Brianna Reagan married her high school sweetheart, and she was proud of him and his decision to fight for his country, but as the years and deployments went on, she realized that he enjoyed the life of a soldier living on the edge in a war zone more than he loved her. Then he was killed, and she was heartbroken.
But she’s put her life back together again. She’s happy and busy, she has friends and a great job, and she’s sure her eight-year-old son Sam is all the man she needs in her life.
Then Sam joins Cub Scouts and Brianna meets his new den father.
A tall, blue-eyed hottie full of charisma and swagger.
Brianna Reagan stood beside her car with her cell phone to her ear, surveying a very flat tire.
Come on, Sam. Answer the phone. Where are you? Her son should have been in the apartment by now. The bus would have dropped him off ten minutes ago.
If she hadn’t tried to squeeze in a trip to the grocery store before heading home to meet Sam’s bus, she wouldn’t be where she was now. And just maybe she wouldn’t have had a flat tire at all. Sam. Where are you?
Relief washed through her. “Sam. It’s Mom. I got a flat tire and that’s why I didn’t get there in time for your bus. I just wanted to make sure you got home okay.”
“I came straight home, just like you told me to if you weren’t at the bus stop.”
“And you’re alone?”
“Yes, Mom. I’m alone.” Condescension and sarcasm dripped from his young voice.
“And you locked the door behind you?”
Sam sighed loudly.
“Okay, I’m sorry. I just want to make sure you’re safe. I’ll be home as soon as someone comes to change my tire.”
“How come you can’t change your own tire?” Eight years old and already Sam sounds like his father.
“I know how to change a tire, but I’ve got my work clothes on.” Why am I defending myself? “Never mind. Just stay inside until I get there and don’t let anyone in. Got it?”
Sam groaned “Got it.”
“There are fudge pops in the freezer. Why don’t you have one and get started on your homework?”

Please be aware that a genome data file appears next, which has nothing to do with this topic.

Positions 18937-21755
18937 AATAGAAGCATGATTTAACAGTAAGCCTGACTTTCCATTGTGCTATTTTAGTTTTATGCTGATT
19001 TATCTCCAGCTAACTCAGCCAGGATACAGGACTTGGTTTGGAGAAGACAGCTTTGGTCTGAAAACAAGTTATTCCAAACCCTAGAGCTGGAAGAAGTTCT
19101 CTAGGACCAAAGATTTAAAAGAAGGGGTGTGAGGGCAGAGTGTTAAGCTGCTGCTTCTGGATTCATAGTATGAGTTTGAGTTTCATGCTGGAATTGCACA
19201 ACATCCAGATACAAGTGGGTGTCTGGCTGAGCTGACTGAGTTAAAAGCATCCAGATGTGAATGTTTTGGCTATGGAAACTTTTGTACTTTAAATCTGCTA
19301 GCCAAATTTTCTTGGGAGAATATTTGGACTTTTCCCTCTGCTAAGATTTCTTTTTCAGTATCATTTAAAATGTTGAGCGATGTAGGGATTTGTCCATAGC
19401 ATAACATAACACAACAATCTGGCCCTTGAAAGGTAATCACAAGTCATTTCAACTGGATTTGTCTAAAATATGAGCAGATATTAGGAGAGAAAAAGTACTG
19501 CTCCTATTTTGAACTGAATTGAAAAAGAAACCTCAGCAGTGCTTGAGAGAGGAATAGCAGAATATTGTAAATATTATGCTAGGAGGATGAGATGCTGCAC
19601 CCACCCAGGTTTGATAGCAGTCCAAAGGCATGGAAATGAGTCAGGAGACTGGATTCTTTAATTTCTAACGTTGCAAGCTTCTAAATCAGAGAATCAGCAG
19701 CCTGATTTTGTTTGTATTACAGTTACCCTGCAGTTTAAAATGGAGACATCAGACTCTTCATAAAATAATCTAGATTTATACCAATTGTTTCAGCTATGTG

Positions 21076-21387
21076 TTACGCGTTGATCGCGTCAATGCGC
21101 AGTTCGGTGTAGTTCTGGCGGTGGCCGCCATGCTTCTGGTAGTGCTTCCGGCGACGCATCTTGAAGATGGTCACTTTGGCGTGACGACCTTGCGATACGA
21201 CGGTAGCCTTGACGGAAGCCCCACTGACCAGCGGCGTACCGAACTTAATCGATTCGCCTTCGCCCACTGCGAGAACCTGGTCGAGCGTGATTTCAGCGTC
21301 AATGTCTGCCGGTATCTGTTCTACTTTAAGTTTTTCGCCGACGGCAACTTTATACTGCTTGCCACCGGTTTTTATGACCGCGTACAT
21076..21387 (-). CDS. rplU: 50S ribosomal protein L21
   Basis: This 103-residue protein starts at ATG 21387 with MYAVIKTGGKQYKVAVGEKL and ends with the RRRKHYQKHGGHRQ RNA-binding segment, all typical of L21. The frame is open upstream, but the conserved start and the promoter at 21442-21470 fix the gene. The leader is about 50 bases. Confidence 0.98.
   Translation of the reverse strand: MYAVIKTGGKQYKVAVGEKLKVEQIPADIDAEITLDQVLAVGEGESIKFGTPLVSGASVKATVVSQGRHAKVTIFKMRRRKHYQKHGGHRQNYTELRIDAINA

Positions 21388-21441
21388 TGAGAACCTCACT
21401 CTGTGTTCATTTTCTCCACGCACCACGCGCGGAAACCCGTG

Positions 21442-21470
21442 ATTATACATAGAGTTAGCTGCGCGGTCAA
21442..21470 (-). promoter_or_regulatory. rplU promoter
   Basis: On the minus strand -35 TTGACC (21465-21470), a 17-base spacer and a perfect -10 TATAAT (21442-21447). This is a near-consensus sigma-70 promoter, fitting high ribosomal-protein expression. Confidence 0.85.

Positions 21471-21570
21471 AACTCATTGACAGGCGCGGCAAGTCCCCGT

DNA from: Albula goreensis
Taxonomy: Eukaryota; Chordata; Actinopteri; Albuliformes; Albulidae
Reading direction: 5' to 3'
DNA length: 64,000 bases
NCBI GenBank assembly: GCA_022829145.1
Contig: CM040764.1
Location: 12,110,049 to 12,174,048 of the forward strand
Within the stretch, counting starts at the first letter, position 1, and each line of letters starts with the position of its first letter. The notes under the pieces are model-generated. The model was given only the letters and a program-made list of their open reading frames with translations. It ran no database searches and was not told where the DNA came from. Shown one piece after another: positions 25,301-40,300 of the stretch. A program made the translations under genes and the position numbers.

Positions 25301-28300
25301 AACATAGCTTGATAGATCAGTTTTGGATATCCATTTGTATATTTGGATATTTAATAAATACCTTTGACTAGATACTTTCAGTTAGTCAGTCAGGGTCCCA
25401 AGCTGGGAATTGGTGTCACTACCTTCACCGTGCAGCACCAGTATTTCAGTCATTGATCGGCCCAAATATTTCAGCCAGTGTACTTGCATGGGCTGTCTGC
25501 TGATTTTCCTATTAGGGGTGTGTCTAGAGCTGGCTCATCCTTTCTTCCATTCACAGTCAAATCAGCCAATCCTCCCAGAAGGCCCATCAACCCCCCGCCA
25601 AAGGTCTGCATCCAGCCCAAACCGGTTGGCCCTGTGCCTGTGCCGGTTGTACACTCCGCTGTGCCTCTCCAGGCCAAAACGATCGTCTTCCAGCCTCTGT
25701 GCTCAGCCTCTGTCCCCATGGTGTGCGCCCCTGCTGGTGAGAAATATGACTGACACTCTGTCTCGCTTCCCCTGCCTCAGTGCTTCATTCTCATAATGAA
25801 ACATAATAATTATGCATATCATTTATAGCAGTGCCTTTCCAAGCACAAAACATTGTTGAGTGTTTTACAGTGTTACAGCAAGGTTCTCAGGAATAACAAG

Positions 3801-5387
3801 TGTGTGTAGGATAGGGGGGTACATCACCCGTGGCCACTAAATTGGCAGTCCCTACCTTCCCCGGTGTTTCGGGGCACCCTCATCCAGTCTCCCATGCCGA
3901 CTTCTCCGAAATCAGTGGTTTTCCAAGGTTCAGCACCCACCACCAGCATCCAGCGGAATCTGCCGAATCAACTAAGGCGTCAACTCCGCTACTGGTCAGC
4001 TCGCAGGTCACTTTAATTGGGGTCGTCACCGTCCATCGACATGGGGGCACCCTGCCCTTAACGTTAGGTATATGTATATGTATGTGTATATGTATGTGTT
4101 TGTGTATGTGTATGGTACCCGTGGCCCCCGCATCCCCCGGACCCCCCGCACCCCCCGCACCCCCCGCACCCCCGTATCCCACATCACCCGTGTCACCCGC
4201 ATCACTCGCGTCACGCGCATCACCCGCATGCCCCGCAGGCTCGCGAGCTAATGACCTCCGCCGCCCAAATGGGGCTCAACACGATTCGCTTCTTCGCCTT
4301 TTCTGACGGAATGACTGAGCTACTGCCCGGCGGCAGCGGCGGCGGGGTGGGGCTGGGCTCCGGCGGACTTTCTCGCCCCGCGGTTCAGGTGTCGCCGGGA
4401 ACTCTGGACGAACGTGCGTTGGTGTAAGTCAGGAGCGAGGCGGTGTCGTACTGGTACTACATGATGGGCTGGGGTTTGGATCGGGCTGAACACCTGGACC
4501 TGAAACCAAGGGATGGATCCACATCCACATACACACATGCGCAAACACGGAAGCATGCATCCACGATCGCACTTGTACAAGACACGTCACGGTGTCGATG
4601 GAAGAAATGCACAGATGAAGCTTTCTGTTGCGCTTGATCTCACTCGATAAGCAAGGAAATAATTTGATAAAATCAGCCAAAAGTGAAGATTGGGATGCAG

“Can I go upstairs and see if Mr. Cameron is home? I want to show him the new signs I learned.”
“Mr. Cameron is probably at work. But,” she added hastily to ward off another round of dramatic sighing. “You can go up and see if he’s there as soon as I get home. Okay?”
“Kay! Bye.” Sam disconnected leaving Brianna feeling oddly alone on the only deserted stretch of roadway between the grocery store and home.
She began hunting through her contacts for C.J.’s Auto Shop. The sound of a motorcycle pierced the late afternoon quiet. The rumbling grew, still out of sight around the corner, but loud enough to be either a big machine or more than one.
A nervous fluttering began in her stomach. Not all bikers were a threat. But still.
Then the motorcycle rounded the bend and began to slow. She relaxed. It was a North Carolina State Trooper. She shoved her phone back into her pocket and waited for him to reach her.
The big silver and gray bike pulled up behind her car and rumbled to a stop. The trooper swung his high-booted leg over the back of the bike and flicked the kickstand down. Then he unsnapped his chinstrap and removed his helmet.
Brianna swallowed hard.
That was something that had been glaringly missing from the list of things she thought she knew about Sam’s new idol.
He grinned as he approached. “Not your lucky day, I guess. Or maybe it is your lucky day considering I’m standing here.” Everything about him was overpoweringly masculine. Even the slightly overgrown hair that had been mussed by the helmet.
“I was just about to call C.J.,” Bree said, trying to ignore the effect Will had on her libido.
“Pop the trunk. I assume you’ve got a spare?” This manifestation of Will Cameron was definitely larger-than-life. He seemed taller than usual. And broader. Maybe it was the uniform. Or the bike. Or the fact that he was a trooper, and he was in rescuer mode.
“Of course, I’ve got a spare.” She pressed the trunk button on her key fob and the lid clicked open.
“Then I’ll have you back on the road in no time.”
He reached into the trunk, spun the big nut that kept the spare in place, then hoisted it out as if it weighed nothing. Which it didn’t. A fact she knew because she almost hadn’t been able to lift it enough to retrieve an important slip of paper that had managed to slide down underneath a week earlier.
The play of muscles rippling beneath the crisp fabric of his uniform shirt evoked the same breathless fascination she’d felt while watching him disassemble cardboard boxes wearing no shirt at all on the day he’d moved into her building. She wanted to look away, but couldn’t bring herself to do so. She wanted not to be impressed, but couldn’t manage that either.
This was not a man it was safe to fall for. He was a cop. And cops led lives almost as dangerous as soldiers. He might be an easy-going Cub Scout den father, but there was no denying the pure animal magnetism he exuded. That confident grin of his with a deep dimple in one cheek and an extra lift to one corner of his sensuous, kissable looking lips would charm any woman with a pulse. But she didn’t want to be charmed. Not now that she knew who he really was.
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